© The Author 2016. Published by Oxford University Press on behalf of The Gerontological Society of America. All rights reserved. For permissions, please e-mail: journals.permissions@oup.com.
0 Communities
1 Members
0 Resources
8 MeSH Terms
Translational Advances in the Field of Pulmonary Hypertension Molecular Medicine of Pulmonary Arterial Hypertension. From Population Genetics to Precision Medicine and Gene Editing.
Austin ED, West J, Loyd JE, Hemnes AR
(2017) Am J Respir Crit Care Med 195: 23-31
MeSH Terms: Forecasting, Gene Editing, Genetic Therapy, Genetics, Population, Humans, Hypertension, Pulmonary, Male, Precision Medicine, Translational Medical Research
Added February 21, 2017
0 Communities
2 Members
0 Resources
9 MeSH Terms
Nutrigenomics, the Microbiome, and Gene-Environment Interactions: New Directions in Cardiovascular Disease Research, Prevention, and Treatment: A Scientific Statement From the American Heart Association.
Ferguson JF, Allayee H, Gerszten RE, Ideraabdullah F, Kris-Etherton PM, Ordovás JM, Rimm EB, Wang TJ, Bennett BJ, American Heart Association Council on Functional Genomics and Translational Biology, Council on Epidemiology and Prevention, and Stroke Council
(2016) Circ Cardiovasc Genet 9: 291-313
MeSH Terms: American Heart Association, Animals, Biomedical Research, Cardiovascular Diseases, Diet, Diffusion of Innovation, Epigenesis, Genetic, Forecasting, Gastrointestinal Microbiome, Gastrointestinal Tract, Gene-Environment Interaction, Genetic Predisposition to Disease, Genetic Variation, Host-Pathogen Interactions, Humans, Metagenomics, Nutrigenomics, Nutrition Assessment, Nutritional Status, Phenotype, Preventive Health Services, Risk Assessment, Risk Factors, United States
Show Abstract · Added June 14, 2016
Cardiometabolic diseases are the leading cause of death worldwide and are strongly linked to both genetic and nutritional factors. The field of nutrigenomics encompasses multiple approaches aimed at understanding the effects of diet on health or disease development, including nutrigenetic studies investigating the relationship between genetic variants and diet in modulating cardiometabolic risk, as well as the effects of dietary components on multiple "omic" measures, including transcriptomics, metabolomics, proteomics, lipidomics, epigenetic modifications, and the microbiome. Here, we describe the current state of the field of nutrigenomics with respect to cardiometabolic disease research and outline a direction for the integration of multiple omics techniques in future nutrigenomic studies aimed at understanding mechanisms and developing new therapeutic options for cardiometabolic disease treatment and prevention.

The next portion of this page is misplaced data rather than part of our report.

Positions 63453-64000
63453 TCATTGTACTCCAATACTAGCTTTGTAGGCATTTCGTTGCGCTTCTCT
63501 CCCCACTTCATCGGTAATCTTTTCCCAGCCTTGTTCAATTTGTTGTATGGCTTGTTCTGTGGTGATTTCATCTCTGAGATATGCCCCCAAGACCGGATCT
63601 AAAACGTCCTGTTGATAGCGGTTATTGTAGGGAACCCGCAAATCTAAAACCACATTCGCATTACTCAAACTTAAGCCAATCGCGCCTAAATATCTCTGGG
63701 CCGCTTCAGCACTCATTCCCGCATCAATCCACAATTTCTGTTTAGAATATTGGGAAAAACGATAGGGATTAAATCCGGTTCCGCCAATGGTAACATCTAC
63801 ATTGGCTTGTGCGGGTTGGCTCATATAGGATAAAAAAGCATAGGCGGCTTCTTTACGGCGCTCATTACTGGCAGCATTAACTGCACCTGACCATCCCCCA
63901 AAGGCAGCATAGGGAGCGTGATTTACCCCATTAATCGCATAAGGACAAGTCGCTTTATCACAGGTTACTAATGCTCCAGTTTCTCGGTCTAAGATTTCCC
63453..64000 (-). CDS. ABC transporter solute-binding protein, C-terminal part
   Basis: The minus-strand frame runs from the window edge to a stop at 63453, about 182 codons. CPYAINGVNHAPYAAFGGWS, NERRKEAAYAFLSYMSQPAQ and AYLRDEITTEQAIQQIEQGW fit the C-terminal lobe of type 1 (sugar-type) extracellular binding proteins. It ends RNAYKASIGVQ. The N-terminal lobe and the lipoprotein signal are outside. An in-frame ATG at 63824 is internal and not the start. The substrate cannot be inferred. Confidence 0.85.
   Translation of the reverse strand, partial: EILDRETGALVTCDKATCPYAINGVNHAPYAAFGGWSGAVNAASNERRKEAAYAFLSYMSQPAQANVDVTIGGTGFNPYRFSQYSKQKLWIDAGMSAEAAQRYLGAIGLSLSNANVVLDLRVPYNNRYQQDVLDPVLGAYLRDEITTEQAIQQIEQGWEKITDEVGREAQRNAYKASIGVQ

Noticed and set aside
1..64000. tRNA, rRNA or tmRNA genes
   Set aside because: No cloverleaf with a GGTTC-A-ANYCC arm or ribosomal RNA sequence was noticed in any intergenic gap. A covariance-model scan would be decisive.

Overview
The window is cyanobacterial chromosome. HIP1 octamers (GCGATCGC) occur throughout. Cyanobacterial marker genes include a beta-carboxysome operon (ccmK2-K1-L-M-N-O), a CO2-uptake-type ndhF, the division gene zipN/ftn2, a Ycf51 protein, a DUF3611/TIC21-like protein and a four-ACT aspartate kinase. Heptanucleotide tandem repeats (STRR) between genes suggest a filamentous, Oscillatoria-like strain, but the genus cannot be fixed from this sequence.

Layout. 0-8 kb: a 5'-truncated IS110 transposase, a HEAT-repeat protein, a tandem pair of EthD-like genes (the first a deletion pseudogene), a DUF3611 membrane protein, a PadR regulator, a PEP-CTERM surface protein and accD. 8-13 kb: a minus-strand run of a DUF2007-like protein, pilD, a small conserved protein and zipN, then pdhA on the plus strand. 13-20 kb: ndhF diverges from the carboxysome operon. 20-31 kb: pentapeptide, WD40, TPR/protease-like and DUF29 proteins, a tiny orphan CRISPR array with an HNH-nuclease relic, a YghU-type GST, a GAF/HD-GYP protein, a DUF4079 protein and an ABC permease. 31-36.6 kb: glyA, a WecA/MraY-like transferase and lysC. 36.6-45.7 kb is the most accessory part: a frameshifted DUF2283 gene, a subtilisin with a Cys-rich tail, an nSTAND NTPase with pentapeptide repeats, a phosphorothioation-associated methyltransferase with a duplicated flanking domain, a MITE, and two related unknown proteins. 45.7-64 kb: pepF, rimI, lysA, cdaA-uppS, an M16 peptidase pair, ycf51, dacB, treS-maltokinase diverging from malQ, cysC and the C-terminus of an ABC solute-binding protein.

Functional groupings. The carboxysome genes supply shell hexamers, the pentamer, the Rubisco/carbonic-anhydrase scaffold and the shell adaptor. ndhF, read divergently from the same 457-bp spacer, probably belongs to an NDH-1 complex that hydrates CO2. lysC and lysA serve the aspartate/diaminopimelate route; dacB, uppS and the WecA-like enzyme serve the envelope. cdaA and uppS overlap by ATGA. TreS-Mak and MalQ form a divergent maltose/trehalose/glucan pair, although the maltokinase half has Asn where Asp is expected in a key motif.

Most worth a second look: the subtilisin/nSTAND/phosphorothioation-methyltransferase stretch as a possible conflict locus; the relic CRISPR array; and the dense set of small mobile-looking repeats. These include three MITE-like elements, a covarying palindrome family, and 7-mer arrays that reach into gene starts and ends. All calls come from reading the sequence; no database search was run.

© 2016 American Heart Association, Inc.
0 Communities
1 Members
0 Resources
24 MeSH Terms
How do I manage hyperglycemia/post-transplant diabetes mellitus after allogeneic HSCT.
Fuji S, Rovó A, Ohashi K, Griffith M, Einsele H, Kapp M, Mohty M, Majhail NS, Engelhardt BG, Tichelli A, Savani BN
(2016) Bone Marrow Transplant 51: 1041-9
MeSH Terms: Diabetes Mellitus, Disease Management, Forecasting, Hematopoietic Stem Cell Transplantation, Humans, Hyperglycemia, Transplantation, Homologous
Show Abstract · Added July 28, 2016
Allogeneic hematopoietic stem cell transplantation (allo-HSCT) recipients frequently develop glucose intolerance and post-transplant diabetes mellitus (PTDM). The clinical importance of PTDM and its detrimental impact on HSCT outcomes are under-recognized. After allo-HSCT, various mechanisms can contribute to the development of PTDM. Here we review information about hyperglycemia and PTDM after allo-HSCT as well as PTDM after solid organ transplantation and describe ways to manage hyperglycemia/PTDM after allogeneic HSCT. Taking into consideration a lack of well-established evidence in the field of allo-HSCT, more studies should be conducted in the future, which will require closer multidisciplinary collaboration between hematologists, endocrinologists and nutritionists.
0 Communities
1 Members
0 Resources
7 MeSH Terms
DNA Methylation Predicts Progression of Human Gastric Lesions.
Schneider BG, Mera R, Piazuelo MB, Bravo JC, Zabaleta J, Delgado AG, Bravo LE, Wilson KT, El-Rifai W, Peek RM, Correa P
(2015) Cancer Epidemiol Biomarkers Prev 24: 1607-13
MeSH Terms: Adenocarcinoma, Adult, Anti-Bacterial Agents, Biomarkers, Tumor, Chemoprevention, DNA Methylation, DNA, Neoplasm, Disease Progression, Double-Blind Method, Endoscopy, Gastrointestinal, Female, Forecasting, Gastric Mucosa, Helicobacter Infections, Helicobacter pylori, Humans, Male, Middle Aged, Polymerase Chain Reaction, Precancerous Conditions, Stomach Neoplasms